Sue has been creating the mural in acrylics and spray paint, and has been creating it in short bursts as she recovers from illness and surgery. She spoke frankly about her experiences.
“I don’t think you ever imagine you’d ever become ill enough to restrict your life and control your activities. I always thought, I suppose, that it happened to other people.
“I would feel constantly tired, I would be breathless climbing the stairs. Fighting back to me was the only option. I needed to be strong enough to do a stressful, yet rewarding job, and also be the support to my children.
“For some years I was able to establish some equilibrium with my job and my life this way, but there was very little space at this time for interests and hobbies.”
It was around this time that Sue enrolled in an arts class, which included figure drawing. Up to this point life had just been work, children, chores and feeling unwell, and the classes became an escape. Following a subsequent breast cancer diagnosis, Sue picked up a sketch book and began to doodle.
“Over this week this progressed to getting my old paint brushes out and painting canvases, putting my feelings to canvas.”
Sue moved onto ceramics and became a regular at a local pottery studio, visiting in short blasts as her health allowed, bursts of creativity and expression punctuating the necessary rests.
“These put my life into perspective.”
Looking at her current mural project, Sue talked about picking the iconic buildings – such as Bradford Cathedral – after gathering together lots of photographs.
“We chose our favourites, and decided which ones to use, including the door of our old office on Chapel Street in Little Germany. There’s the Alhambra, a Mosque, the Cathedral, and I’m working next on the interior of the Wool Exchange, which will be in a sketch style.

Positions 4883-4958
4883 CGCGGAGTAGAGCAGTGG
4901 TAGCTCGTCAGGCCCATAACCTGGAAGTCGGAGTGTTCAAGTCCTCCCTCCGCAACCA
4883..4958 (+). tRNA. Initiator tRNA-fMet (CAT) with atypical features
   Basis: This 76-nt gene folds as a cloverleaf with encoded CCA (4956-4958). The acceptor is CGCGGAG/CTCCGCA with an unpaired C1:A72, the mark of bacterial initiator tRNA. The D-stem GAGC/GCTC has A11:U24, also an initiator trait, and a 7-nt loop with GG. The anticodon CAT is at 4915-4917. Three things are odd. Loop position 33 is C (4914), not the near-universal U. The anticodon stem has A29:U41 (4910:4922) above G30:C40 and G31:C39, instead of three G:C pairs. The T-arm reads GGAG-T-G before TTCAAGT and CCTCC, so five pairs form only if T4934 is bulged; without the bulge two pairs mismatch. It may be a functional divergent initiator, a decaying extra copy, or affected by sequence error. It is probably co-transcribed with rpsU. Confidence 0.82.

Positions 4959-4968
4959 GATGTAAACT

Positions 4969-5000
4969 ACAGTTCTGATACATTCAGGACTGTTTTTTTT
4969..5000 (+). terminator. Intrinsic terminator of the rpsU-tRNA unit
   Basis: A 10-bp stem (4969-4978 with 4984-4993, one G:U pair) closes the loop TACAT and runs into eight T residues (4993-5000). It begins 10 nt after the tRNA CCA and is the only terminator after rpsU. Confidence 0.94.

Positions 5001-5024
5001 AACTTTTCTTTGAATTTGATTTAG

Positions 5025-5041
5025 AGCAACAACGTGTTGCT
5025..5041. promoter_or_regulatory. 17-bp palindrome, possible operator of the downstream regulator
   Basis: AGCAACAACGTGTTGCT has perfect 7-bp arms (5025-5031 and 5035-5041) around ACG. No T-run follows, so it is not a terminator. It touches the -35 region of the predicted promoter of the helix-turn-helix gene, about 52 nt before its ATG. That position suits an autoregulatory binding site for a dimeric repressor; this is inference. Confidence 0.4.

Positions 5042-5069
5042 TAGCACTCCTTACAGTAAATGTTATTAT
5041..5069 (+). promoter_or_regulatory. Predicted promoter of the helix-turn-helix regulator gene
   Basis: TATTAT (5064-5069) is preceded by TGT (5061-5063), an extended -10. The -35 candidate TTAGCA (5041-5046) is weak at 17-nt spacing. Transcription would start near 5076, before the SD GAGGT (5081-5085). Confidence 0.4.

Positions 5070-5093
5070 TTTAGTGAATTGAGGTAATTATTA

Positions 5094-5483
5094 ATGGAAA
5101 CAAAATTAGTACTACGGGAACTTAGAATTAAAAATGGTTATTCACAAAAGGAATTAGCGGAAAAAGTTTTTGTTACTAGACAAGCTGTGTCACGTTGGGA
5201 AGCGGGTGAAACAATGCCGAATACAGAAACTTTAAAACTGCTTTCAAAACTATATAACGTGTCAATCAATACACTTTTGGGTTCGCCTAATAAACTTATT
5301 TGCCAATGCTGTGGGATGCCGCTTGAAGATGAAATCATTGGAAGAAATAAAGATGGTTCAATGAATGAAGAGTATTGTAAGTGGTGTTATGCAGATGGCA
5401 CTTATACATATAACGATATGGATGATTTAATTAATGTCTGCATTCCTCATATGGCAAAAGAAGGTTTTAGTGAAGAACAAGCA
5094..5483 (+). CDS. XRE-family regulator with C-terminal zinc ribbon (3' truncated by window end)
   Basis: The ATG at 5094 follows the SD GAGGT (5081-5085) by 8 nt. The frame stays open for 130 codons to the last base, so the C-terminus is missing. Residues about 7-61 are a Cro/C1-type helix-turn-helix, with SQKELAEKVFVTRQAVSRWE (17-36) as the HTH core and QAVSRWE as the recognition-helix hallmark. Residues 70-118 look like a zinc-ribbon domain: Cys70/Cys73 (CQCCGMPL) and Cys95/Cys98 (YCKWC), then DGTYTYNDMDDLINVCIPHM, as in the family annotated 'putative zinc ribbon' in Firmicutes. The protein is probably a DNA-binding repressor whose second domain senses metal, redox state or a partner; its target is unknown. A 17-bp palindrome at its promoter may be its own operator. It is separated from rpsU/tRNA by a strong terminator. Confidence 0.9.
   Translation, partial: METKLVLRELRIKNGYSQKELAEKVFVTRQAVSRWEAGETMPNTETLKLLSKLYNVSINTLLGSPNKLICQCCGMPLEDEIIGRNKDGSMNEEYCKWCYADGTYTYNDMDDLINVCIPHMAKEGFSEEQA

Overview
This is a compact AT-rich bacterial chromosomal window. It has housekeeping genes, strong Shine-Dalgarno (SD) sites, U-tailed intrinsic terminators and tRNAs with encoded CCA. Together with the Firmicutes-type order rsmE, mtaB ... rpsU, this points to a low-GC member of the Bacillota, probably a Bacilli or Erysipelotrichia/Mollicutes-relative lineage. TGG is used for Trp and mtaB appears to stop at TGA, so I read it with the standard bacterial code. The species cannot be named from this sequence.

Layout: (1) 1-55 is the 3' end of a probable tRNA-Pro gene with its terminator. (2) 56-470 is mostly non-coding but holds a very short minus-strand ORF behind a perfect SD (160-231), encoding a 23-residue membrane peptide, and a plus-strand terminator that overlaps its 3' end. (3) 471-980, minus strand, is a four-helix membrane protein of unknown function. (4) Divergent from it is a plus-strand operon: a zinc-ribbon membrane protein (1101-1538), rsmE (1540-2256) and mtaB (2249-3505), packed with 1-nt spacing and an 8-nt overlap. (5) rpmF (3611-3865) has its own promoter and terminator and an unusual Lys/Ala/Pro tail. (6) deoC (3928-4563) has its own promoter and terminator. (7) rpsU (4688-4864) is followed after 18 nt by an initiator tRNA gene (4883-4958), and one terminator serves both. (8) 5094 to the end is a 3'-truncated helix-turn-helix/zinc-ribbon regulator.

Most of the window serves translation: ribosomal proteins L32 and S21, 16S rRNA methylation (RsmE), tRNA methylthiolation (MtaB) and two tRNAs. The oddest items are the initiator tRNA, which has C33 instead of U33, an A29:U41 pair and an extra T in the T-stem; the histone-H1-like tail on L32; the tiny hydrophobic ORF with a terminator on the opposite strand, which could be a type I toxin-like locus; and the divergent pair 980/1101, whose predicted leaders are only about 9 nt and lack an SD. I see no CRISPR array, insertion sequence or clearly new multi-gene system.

“I’ll also be putting in a white rose for Yorkshire of course!”
Sue said she found it refreshing to do something different to her usual style.
“I’m painting what I’m really seeing, not what I think I’m seeing! It’s been an eye-opener, thinking about angles and analysing it.
“Negative space has also been very useful – it’s all very interesting!”
We concluded our chat with them about their hopes, in a time of change, for 2021.
“In the context of COVID, a lot of things have been restricted, but I think there are a lot of possibilities: work around the food poverty agenda; bringing in community groups that have been isolated; and working with Rotary Club of Bradford Bronte – and others – to bring qualified people on board to go into churches to support them to develop them and their food offer.
“What’s been highlighted in this pandemic is that food has been a really vital part of the chaos, and solution, going forward, and we need to look at ways of supporting communities to access affordable food.”
Look out for more from Jude’s Urban Kitchen soon, including the completed mural featuring Bradford Cathedral! You can find out more about Jude’s Urban Kitchen and the social supermarket – 22 Shaw House – on the Inn Churches website and follow the kitchen on Twitter.